Same-sex divorce: recently we’ve had quite a few queries about what happens when a legally married gay or lesbian couple decides to call it a day. We’re happy to answer these questions, but there is in fact very little to say.
Same-sex marriage is marriage
Same-sex marriage, often called ‘gay marriage’, despite the fact that not all men who have sex with men or women who have sex with women identify as ‘gay’, was a victory for gay rights expressly because it extended the right to legally marry to all members of society, regardless of sexual preference. Some countries had introduced the concept of civil partnerships or civil unions, conferring all the legal rights of marriage while withholding the actual institution of marriage from same-sex partners. This was often a compromise reached with politically powerful religious groups who resisted the notion of gay marriage. Thankfully, many of these countries, most notably the US and UK, have now extended the right to marry to all their citizens.
Here in South Africa, same-sex marriage has been legal for nearly 10 years, since 30 November 2006. South Africa was the fifth country in the world, the first in Africa (and unfortunately still the only one), the first in the southern hemisphere and the second outside Europe to legalise same-sex marriage.
Same-sex divorce and civil partnerships
Although some countries restrict same-sex unions to civil partnerships and forbid marriage, in South Africa every couple has the option of both. Civil partnerships came into being at the same time as same-sex marriage, and form part of the same legislation (the Civil Union Act 2006). Civil partnerships can be formed by opposite-sex couples and by same-sex couples, and carry the same rights, responsibilities and legal consequences as marriages. Civil partnership is often the choice of couples who do not adhere to any religious code and prefer a secular union.
Same-sex divorce is divorce
Just as marriage is marriage, should a same-sex marriage or civil partnership break down, divorce is divorce. The same legal process must be followed; and the same rights to a share in assets apply (depending on which marital property regime the marriage falls under – community of property, with or without accrual, or an antenuptial agreement). South African law provides for no-fault divorce based on the ‘irretrievable breakdown’ of the relationship. A number of factors may be given as evidence of a breakdown, including adultery, but the simplest and least harmful to all involved is one year’s physical separation. Divorce of same-sex couples is subject to exactly the same law.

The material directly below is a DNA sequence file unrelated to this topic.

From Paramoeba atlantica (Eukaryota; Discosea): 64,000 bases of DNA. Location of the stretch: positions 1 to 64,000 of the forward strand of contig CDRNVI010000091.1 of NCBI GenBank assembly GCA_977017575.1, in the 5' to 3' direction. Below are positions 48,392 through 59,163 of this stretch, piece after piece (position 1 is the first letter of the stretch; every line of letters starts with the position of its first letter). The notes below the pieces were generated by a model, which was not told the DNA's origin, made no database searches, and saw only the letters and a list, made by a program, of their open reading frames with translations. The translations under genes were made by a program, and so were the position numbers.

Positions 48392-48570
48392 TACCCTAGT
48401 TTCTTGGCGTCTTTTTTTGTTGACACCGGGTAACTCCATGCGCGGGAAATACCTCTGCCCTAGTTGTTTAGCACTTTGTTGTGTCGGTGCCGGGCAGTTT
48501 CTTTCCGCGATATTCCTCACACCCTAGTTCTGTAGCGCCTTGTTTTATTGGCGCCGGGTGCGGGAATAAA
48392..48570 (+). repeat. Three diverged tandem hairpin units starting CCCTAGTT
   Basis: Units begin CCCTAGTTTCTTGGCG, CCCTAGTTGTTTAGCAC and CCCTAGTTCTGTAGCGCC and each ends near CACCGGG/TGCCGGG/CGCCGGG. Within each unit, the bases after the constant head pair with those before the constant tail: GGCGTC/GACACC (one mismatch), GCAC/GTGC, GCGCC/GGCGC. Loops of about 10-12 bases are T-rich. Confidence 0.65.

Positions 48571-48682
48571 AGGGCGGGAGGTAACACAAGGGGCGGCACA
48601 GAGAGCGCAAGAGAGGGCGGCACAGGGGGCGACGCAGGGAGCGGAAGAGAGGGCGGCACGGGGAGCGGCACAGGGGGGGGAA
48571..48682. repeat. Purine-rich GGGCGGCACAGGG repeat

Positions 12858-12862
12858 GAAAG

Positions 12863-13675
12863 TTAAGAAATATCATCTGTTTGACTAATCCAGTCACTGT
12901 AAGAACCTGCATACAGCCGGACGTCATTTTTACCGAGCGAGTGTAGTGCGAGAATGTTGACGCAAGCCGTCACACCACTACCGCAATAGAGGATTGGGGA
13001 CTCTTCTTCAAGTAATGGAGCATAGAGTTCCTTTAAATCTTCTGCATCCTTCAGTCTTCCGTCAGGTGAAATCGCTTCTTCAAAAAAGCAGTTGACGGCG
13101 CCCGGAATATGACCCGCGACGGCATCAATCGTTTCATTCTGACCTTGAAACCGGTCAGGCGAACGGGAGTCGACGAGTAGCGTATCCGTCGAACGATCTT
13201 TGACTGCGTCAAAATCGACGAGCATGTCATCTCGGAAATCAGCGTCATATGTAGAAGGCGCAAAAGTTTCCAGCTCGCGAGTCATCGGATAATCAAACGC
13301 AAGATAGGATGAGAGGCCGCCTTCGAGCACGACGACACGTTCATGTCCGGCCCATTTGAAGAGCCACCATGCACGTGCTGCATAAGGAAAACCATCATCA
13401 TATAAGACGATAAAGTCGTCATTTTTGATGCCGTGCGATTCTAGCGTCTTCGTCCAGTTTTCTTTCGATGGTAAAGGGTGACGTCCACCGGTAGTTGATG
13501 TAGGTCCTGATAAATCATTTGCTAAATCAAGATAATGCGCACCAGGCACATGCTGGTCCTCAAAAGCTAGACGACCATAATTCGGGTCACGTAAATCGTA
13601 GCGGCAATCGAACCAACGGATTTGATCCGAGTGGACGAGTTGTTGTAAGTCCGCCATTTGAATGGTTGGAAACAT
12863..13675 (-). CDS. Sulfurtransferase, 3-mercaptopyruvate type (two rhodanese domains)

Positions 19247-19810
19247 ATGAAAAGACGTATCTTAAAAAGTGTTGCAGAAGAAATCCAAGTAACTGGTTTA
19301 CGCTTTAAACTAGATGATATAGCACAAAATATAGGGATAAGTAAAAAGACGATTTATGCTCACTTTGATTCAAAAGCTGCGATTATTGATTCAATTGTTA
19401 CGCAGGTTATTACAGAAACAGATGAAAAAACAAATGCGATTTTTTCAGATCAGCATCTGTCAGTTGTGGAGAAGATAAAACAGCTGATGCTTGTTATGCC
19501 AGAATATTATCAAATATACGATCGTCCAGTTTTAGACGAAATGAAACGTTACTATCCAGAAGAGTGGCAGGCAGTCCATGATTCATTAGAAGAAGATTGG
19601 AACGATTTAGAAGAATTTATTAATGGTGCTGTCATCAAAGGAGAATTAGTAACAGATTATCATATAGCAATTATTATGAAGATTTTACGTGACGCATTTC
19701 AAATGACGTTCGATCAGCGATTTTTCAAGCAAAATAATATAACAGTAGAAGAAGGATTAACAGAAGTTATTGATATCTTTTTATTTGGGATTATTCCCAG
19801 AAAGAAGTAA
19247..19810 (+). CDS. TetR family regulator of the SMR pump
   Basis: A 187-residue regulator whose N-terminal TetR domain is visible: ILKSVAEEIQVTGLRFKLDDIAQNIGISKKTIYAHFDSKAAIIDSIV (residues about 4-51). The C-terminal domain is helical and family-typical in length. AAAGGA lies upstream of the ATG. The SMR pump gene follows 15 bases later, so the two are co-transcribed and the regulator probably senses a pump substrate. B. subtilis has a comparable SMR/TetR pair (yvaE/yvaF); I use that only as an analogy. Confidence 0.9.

Children of a same-sex marriage
Fans of Grey’s Anatomy will be aware of the battle between two moms for custody of their daughter. The girl is the biological child of one of the mothers, who were previously married. The court awarded custody to the stepmother, who eloquently testified that an adoptive parent or step-parent is no less a parent than a biological one.
If a same-sex couple decides to have children, it’s obvious that only one of the two can be the natural parent.But this does not automatically confer preferential rights in a custody/care battle, any more than a mother is automatically awarded custody over a father in a heterosexual divorce situation. The only factor that may increase the complexity of a same-sex divorce with children is the relationship with the other biological parent and the visitation arrangements, if he or she is involved in the child’s life (which is not always the case). There is no set precedent for this and each case must be resolved, hopefully amicably, by all parties.
Help is at hand in a difficult time
Whether same-sex or opposite-sex, marriage or civil union, the breakdown of a life partnership is a painful and trying time. At SD Law and Associates, we handle divorce with patience and sensitivity. We help clients reach the best possible settlement in terms of property, family structure and emotional stability. If you are in need of legal advice and support regarding divorce, contact Simon now on 086 099 5146 or 076 116 0623. Or email firstname.lastname@example.org.